While I know the main argument about "fewer people working for each retiree" is mainly about longer average life expectancy, it's important to remember that people are still having children.
'Haidt' rhymes with 'Hate'
written by David, November 08, 2012 12:41
How this bozo got positions at supposedly superior institutions is beyond me (professor of "busniness ethics", but he's just being groomed to replace David Brooks as a ravenous rightie masquuerading as a centrist). Academia is corrupted by ideology and money too. Haidt shows that these neocons know nothing about economics or the reality of having to compete fiercely just to put food on the table and a roof over your head.
...
written by Jim, November 08, 2012 12:45
Thanks for the entry. There are a few typos here to correct.
.
written by jerry, November 08, 2012 12:46
It would be helpful to explain to Haidt that the US cannot go bankrupt.
Sacrifice??
written by matt carmody, November 08, 2012 12:59
Yet the Democrats want to “protect” older Americans, students and almost everyone else from the need to sacrifice."


And the Republicans want to shield those most equipped for sacrifice from giving back one iota to benefit the country and its people.
Paying doctors and drug companies less
written by John Kerr, November 08, 2012 1:51
Now you are talking! Of course the doctors will say they need to make enough to pay off the cost of their training which in turn forces many to practice business rather than medicine. The answer is to have the government fund the medical training costs just like they do in Europe. In fact since medical school is a graduate school why it is not funded the same way chemistry or economics Ph.D.'s are is astonishing. This is a simple fix that would take a relatively small investment of government money and then we could have doctors who are in it to help people.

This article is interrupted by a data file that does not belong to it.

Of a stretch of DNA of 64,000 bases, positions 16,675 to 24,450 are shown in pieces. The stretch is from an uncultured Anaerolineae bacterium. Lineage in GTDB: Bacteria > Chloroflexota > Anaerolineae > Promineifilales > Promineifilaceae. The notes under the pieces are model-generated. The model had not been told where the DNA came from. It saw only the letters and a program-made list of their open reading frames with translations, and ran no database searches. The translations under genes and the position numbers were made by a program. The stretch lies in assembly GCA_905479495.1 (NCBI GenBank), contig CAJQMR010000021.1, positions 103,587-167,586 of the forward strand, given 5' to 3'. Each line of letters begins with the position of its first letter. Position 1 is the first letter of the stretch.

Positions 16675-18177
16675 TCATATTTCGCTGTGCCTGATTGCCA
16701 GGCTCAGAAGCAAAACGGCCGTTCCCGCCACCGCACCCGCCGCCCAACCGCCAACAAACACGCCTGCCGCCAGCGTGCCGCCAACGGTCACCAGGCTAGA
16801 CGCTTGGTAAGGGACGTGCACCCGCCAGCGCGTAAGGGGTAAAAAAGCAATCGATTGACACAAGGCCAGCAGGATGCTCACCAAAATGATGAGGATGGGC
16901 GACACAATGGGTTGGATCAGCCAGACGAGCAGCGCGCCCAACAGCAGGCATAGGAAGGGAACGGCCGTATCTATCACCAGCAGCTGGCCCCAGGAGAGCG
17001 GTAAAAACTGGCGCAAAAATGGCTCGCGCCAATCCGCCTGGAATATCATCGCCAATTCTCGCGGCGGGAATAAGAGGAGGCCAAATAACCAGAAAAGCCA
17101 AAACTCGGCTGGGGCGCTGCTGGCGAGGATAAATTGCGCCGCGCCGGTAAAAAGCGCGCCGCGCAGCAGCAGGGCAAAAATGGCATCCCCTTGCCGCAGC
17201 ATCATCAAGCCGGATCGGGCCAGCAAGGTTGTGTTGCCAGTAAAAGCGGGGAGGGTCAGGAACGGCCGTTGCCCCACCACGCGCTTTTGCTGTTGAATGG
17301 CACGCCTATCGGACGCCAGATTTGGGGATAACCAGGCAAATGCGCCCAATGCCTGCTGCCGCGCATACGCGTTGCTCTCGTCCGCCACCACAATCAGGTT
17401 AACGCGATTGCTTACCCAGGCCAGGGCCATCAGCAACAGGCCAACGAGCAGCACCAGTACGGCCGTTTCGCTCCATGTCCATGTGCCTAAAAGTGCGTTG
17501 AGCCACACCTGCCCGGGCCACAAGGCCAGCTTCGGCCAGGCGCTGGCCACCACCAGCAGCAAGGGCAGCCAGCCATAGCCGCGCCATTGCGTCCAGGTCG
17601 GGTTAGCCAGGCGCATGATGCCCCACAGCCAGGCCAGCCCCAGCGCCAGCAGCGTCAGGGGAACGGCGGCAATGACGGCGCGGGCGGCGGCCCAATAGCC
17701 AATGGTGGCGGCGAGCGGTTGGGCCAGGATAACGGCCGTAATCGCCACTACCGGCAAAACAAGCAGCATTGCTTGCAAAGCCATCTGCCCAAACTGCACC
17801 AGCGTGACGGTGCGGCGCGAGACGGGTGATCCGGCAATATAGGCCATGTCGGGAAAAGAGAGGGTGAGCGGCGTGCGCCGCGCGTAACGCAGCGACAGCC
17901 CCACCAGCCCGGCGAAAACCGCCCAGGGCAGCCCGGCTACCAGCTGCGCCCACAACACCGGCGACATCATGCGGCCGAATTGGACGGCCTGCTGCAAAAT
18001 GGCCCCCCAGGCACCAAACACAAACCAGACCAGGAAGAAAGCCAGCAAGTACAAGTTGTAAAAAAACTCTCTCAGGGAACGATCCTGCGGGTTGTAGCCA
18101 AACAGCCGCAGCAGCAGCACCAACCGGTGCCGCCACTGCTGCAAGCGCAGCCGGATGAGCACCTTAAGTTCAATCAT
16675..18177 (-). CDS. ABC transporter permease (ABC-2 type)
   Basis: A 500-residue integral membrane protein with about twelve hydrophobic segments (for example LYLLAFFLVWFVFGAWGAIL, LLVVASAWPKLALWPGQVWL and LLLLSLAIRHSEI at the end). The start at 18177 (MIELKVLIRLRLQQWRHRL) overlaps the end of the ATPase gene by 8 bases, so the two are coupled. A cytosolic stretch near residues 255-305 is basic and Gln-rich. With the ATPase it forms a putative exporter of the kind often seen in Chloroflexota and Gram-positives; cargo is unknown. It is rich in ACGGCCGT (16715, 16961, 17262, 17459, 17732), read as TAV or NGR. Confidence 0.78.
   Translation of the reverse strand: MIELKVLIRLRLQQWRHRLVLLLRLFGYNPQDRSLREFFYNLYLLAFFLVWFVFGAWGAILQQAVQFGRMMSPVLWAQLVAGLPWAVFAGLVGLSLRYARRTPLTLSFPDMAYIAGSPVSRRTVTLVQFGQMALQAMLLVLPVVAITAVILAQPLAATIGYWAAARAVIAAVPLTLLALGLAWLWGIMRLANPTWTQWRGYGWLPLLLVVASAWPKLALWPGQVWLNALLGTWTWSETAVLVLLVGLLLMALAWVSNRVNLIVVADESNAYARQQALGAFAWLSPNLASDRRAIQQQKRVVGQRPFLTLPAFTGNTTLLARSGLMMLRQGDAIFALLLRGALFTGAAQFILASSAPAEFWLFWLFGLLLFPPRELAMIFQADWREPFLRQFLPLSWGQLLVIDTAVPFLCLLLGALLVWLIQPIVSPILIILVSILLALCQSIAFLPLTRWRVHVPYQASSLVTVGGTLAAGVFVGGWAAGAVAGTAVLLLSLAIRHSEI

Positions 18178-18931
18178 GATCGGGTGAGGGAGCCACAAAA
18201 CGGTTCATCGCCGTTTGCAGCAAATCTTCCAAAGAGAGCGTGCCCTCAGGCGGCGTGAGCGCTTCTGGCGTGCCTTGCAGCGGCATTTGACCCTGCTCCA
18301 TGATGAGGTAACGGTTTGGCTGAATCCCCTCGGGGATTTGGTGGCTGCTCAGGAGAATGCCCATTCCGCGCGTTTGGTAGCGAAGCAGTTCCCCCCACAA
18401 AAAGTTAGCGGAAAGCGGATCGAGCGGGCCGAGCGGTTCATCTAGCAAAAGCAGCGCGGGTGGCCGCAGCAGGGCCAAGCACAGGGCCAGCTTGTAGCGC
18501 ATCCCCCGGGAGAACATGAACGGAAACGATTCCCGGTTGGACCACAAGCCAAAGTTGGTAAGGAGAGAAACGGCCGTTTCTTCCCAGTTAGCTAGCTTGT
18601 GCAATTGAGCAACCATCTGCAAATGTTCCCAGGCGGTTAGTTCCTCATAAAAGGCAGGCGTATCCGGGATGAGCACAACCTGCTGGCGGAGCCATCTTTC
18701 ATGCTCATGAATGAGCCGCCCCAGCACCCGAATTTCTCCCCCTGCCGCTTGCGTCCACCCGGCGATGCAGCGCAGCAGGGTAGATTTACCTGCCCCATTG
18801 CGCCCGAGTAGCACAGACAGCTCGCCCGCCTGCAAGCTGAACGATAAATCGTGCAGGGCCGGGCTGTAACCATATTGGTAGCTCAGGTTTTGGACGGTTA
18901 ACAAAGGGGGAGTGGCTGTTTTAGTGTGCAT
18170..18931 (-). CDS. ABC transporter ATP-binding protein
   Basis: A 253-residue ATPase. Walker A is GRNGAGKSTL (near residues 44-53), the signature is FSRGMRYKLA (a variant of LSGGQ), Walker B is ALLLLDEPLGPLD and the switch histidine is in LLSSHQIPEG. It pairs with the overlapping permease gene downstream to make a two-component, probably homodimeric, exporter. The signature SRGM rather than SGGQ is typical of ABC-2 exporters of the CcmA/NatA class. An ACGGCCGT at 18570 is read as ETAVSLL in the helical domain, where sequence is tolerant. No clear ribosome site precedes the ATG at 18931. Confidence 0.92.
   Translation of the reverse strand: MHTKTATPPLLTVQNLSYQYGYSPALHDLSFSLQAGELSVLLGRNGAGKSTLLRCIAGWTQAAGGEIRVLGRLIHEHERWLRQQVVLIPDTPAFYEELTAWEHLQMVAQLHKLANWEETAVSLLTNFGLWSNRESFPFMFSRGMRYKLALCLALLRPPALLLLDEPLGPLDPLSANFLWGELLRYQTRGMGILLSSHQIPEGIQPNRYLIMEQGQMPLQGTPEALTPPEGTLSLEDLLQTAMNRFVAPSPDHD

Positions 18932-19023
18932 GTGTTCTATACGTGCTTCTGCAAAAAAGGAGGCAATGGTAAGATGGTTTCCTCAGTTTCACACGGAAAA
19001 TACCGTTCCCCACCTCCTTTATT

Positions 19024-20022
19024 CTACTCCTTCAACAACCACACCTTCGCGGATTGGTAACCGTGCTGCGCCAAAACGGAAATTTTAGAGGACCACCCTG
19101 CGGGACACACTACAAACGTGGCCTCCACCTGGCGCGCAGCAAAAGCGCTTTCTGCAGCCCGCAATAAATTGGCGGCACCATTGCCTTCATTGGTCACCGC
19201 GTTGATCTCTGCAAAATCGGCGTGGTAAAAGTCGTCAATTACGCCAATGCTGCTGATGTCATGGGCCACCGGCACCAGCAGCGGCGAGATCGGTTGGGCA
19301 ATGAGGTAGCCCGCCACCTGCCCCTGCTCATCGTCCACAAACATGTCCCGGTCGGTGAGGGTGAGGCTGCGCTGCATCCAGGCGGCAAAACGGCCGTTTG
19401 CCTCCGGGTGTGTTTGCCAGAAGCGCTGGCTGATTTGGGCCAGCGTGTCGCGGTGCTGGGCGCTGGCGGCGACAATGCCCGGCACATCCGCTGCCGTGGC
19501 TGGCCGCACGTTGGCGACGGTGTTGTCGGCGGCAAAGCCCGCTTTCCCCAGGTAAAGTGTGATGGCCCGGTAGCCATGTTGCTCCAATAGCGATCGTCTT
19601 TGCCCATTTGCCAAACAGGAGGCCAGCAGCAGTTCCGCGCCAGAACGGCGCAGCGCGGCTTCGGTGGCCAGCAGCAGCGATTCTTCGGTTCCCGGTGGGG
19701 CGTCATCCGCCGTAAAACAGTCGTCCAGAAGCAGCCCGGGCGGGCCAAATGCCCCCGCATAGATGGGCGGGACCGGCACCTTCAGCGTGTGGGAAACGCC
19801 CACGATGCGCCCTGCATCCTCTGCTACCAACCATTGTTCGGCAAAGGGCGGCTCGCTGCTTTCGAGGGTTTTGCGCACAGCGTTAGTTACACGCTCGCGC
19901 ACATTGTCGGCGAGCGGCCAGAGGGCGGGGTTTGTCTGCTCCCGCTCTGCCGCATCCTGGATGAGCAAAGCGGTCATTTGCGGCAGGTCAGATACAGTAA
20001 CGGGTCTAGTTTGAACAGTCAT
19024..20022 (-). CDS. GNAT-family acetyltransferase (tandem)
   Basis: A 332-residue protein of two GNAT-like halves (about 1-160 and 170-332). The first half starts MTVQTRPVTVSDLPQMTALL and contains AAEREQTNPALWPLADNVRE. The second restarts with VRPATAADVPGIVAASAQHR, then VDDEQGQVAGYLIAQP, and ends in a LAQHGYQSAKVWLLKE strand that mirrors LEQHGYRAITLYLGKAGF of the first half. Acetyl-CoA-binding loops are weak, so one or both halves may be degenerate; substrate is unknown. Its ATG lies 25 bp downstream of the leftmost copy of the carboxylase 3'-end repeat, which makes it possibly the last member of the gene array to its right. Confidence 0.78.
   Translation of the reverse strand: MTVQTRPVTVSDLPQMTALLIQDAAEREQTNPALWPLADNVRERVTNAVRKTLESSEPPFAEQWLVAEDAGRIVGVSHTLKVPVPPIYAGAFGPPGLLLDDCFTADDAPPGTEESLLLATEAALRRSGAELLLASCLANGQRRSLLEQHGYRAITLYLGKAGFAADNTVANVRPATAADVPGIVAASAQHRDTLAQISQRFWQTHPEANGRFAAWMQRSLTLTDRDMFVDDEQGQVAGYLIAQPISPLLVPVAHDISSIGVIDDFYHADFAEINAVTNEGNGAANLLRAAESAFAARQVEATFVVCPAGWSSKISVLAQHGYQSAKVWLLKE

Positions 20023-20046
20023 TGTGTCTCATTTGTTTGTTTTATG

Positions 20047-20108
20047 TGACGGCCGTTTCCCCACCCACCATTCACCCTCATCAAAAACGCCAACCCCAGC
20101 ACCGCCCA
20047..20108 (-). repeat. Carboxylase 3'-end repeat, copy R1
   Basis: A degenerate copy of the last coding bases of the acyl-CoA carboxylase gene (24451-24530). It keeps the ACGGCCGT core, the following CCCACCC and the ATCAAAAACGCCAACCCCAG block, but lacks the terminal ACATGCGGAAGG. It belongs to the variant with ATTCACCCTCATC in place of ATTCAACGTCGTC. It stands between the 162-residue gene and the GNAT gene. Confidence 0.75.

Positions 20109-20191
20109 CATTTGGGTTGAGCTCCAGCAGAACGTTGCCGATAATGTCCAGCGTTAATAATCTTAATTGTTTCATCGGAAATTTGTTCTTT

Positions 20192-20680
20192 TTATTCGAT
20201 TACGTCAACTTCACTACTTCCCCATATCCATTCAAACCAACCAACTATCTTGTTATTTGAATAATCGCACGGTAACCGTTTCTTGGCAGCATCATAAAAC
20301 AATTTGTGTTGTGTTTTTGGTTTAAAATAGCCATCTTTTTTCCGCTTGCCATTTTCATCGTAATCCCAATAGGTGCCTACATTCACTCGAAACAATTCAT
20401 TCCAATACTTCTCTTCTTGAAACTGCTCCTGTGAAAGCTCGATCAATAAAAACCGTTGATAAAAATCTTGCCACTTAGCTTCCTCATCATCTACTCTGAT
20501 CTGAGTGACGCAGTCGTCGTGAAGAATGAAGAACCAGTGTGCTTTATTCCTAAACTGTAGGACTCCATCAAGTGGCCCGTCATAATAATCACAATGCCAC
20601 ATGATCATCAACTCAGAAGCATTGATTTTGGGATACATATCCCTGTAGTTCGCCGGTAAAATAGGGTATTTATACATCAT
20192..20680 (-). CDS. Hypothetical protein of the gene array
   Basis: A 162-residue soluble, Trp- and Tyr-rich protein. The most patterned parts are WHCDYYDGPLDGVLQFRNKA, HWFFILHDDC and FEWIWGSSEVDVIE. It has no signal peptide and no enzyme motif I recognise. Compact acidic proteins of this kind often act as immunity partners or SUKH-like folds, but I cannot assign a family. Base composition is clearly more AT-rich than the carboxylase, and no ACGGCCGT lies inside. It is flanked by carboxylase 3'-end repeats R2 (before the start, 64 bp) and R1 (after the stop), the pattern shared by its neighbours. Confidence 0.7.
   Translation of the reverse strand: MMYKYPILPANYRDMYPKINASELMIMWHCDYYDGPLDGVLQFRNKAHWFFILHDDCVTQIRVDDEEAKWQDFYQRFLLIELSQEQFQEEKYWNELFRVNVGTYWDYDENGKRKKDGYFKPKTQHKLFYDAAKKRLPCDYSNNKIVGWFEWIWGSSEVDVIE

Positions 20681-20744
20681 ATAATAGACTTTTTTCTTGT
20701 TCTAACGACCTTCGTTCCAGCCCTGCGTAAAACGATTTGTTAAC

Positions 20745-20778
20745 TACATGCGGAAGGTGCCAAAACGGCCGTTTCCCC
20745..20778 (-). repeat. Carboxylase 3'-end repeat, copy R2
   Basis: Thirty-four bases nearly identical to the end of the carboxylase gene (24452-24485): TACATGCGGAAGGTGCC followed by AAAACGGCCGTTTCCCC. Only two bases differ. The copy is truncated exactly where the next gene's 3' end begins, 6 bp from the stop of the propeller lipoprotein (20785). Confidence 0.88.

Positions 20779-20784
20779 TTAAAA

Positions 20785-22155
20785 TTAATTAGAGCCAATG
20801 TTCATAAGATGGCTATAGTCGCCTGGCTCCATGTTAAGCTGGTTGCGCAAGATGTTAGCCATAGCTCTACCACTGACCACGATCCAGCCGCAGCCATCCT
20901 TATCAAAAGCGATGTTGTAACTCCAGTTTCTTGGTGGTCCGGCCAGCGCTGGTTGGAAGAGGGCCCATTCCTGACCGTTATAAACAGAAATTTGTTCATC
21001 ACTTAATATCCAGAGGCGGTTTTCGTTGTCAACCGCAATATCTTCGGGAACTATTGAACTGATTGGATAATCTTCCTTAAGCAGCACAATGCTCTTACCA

sacrifice?
written by mel in oregon, November 08, 2012 1:55
the silliest argument in the corporate press is that there is a need for "shared sacrifice". nope, seize the money outsourced in the 35 odd principalities where around $23 trillion is stored. the deficit would be solved & we could move on to finishing what fdr started.
bankruptcy? what name so?
written by joe, November 08, 2012 2:38
Of course, the US can't go bankrupt, solvency is never an issue for a sovereign country that issues its own currency. It could only default on 'debt' if it chooses too. You'll catch on eventually Dean...